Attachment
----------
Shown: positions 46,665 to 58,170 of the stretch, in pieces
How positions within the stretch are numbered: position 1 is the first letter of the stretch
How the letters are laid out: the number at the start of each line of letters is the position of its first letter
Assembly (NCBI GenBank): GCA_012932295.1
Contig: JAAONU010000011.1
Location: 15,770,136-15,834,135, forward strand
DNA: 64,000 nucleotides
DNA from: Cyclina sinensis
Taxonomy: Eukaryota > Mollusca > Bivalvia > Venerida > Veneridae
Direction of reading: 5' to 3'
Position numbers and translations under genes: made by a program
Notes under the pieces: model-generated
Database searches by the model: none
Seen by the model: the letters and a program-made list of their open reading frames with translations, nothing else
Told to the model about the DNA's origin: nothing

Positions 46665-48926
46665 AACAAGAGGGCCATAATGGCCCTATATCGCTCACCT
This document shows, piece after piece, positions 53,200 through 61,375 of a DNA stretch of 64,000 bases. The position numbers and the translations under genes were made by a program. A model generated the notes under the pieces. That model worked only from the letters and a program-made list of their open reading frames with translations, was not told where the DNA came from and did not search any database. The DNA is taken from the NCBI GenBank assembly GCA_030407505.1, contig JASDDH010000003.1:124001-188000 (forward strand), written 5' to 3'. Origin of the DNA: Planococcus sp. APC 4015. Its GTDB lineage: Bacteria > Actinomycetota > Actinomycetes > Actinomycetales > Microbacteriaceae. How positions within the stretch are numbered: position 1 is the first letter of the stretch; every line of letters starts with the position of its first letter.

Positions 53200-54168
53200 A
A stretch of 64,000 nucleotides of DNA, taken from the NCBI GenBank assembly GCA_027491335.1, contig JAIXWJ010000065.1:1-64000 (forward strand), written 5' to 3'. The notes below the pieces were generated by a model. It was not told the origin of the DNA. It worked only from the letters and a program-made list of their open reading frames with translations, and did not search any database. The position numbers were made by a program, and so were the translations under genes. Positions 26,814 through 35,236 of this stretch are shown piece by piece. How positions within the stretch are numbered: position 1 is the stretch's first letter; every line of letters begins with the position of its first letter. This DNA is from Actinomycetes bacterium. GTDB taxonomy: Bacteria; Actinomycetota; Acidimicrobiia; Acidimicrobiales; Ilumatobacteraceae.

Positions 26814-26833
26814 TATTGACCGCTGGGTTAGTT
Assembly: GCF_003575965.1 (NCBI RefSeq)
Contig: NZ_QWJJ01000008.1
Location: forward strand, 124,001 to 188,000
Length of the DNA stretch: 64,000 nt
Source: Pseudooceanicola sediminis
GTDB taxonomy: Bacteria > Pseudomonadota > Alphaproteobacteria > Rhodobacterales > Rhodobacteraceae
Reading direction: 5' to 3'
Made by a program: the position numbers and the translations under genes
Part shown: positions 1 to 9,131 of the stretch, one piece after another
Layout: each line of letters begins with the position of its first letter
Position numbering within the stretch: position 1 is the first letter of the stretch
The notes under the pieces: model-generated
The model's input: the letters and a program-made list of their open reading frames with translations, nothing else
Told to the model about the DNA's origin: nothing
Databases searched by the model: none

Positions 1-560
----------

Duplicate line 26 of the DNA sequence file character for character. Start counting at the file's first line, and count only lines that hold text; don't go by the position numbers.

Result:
Location: forward strand, 124,001 to 188,000